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Growing From Zero

EXECUTIVE SUMMARY

By Ken Girardin with Daniel Gressel, Ph.D.

Connecticut missed out on much of a decade-long national economic expansion. The state added essentially zero private-sector jobs between 2017 and 2019, its population was essentially flat during the decade, and it has hemorrhaged corporate headquarters and major employers.

The post-COVID era presents both a threat and an opportunity for Connecticut’s fraught jobs situation.

Employers are re-evaluating their physical office needs as professionals have shifted, many permanently, to working remotely. As leases expire, Connecticut risks bearing an outsized share of cuts to both office space and jobs as multi-state employers face the same policies from Hartford that suppressed growth here in the leadup to the pandemic. On the other hand, this reshuffling event gives us the chance to snag more nimble operations, and jobs, from neighboring states and beyond—if state officials make it worth employers’ while.

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But this will require a major departure from Hartford’s current approach of gifting tax credits, grants, and loans to preferred companies without improving the overall business climate. Instead, Connecticut should pursue transformative policy change that benefits new and existing businesses uniformly—and sends a powerful signal that we’re open for business. There is no better target than the corporation business tax (CBT), the state’s 7.5 percent assessment on corporate income (revenues after expenses).
The CBT is a relic from a time before Connecticut had even a general sales tax. The first version of the tax was enacted in 1915 to capture a portion of “corporate excess” and shift the tax burden away from property taxes, on which state operations were partially supported.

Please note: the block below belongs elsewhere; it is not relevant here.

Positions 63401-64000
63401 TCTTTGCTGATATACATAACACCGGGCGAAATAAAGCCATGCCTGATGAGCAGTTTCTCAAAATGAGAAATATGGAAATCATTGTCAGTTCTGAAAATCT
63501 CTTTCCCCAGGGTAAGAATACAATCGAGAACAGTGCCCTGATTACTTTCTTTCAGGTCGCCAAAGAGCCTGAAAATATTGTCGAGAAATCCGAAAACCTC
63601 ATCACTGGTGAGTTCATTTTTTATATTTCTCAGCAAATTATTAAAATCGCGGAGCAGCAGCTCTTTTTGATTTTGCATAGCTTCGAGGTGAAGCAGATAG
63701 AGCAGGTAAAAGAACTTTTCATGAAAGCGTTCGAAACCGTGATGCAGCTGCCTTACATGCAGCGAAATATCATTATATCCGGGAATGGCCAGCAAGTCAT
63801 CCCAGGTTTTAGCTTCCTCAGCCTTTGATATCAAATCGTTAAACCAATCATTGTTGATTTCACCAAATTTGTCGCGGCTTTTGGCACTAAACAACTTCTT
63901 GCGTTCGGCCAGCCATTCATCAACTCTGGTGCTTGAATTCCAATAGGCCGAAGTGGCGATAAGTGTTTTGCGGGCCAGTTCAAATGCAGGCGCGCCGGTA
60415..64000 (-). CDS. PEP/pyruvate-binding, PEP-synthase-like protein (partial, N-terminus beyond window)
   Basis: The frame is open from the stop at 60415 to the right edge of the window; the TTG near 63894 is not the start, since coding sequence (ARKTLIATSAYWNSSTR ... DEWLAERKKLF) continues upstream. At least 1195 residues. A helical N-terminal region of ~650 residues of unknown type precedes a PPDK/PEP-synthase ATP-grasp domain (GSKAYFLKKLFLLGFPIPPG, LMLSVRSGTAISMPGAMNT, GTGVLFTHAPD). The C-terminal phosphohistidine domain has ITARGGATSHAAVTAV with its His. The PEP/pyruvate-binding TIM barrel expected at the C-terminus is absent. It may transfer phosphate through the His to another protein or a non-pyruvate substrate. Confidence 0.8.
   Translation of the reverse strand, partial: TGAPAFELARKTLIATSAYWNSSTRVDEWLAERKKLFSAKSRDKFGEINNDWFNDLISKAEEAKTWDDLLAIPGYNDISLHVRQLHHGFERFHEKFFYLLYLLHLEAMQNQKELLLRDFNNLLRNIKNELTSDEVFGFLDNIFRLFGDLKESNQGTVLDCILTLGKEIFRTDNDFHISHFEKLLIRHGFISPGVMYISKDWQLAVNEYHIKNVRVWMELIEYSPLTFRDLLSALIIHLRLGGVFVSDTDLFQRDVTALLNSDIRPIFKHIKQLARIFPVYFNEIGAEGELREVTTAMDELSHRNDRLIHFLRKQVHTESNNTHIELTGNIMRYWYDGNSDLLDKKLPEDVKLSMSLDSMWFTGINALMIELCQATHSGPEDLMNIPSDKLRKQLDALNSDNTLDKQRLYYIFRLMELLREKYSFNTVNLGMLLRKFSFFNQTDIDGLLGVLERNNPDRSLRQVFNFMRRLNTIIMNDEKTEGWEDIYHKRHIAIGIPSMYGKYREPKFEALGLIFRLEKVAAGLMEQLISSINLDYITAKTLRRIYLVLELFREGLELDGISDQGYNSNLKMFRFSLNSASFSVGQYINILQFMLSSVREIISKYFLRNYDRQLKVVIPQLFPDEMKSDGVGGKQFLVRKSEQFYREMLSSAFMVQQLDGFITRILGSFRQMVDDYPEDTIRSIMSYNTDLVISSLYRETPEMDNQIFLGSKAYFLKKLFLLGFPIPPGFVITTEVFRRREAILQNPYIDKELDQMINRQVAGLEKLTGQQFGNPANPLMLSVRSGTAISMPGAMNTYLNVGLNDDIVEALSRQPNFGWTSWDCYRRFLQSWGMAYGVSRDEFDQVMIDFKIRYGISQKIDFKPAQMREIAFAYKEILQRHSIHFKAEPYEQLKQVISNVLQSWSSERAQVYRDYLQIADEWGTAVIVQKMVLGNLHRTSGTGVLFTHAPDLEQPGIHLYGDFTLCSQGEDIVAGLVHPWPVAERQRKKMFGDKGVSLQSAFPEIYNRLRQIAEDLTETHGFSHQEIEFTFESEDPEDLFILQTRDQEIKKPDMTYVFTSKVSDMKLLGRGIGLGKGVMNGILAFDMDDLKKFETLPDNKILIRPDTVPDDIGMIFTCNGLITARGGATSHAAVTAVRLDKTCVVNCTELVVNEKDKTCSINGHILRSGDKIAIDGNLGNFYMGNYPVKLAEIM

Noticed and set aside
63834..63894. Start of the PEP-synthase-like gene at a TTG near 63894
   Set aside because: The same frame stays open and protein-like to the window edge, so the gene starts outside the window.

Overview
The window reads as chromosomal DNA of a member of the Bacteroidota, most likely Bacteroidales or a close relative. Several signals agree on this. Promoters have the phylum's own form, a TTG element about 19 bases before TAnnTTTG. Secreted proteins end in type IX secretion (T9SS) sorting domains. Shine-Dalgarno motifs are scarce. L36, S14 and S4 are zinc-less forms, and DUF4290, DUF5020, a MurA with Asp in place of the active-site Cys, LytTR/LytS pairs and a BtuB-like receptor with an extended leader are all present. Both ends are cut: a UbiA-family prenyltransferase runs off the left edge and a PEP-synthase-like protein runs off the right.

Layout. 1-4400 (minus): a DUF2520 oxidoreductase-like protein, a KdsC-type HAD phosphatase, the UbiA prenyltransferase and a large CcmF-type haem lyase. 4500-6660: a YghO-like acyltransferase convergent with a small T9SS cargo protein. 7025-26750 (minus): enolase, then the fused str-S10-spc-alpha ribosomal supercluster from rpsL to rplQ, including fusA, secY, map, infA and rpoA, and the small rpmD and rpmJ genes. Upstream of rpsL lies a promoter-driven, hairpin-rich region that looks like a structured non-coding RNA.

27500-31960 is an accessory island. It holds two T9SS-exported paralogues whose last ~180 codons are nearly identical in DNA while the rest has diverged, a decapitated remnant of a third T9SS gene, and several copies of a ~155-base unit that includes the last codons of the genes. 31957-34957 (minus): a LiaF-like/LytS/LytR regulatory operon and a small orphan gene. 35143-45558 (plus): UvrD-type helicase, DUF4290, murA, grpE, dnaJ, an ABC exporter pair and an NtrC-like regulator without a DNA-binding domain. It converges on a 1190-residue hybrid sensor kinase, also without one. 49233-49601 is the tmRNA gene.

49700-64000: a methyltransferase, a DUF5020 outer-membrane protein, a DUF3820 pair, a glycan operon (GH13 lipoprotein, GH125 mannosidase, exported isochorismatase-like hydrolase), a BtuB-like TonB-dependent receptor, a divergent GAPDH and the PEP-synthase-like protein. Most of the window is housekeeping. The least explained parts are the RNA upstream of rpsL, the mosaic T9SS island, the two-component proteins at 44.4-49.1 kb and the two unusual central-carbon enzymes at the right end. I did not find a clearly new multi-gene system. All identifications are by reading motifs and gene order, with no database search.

In the century since, academic research has shown that corporate income taxes are a greater hindrance to job creation than personal income, sales, or property taxes. Countries, other states, and even Connecticut itself has moved away from the CBT in recent decades. What’s worse, the CBT has morphed over time to benefit compa-nies that could cajole the General Assembly to give them tax credits and exemptions. Now riddled with credits, the state collects only about 84 percent of the intended revenue as favored corporations can slice their liability by up to half. And the pool of accrued credits is now more than the state hopes to collect in the next two years.
Connecticut can and should repeal the CBT because:

  • CBT rate cuts in the late 1990s created jobs at a lower cost per job than many of the state’s existing job-creation subsidy programs.
  • It’s designed to confer special benefits on larger corporations, leaving smaller businesses paying a higher effective rate. What’s more, the state has already exempted some businesses entirely.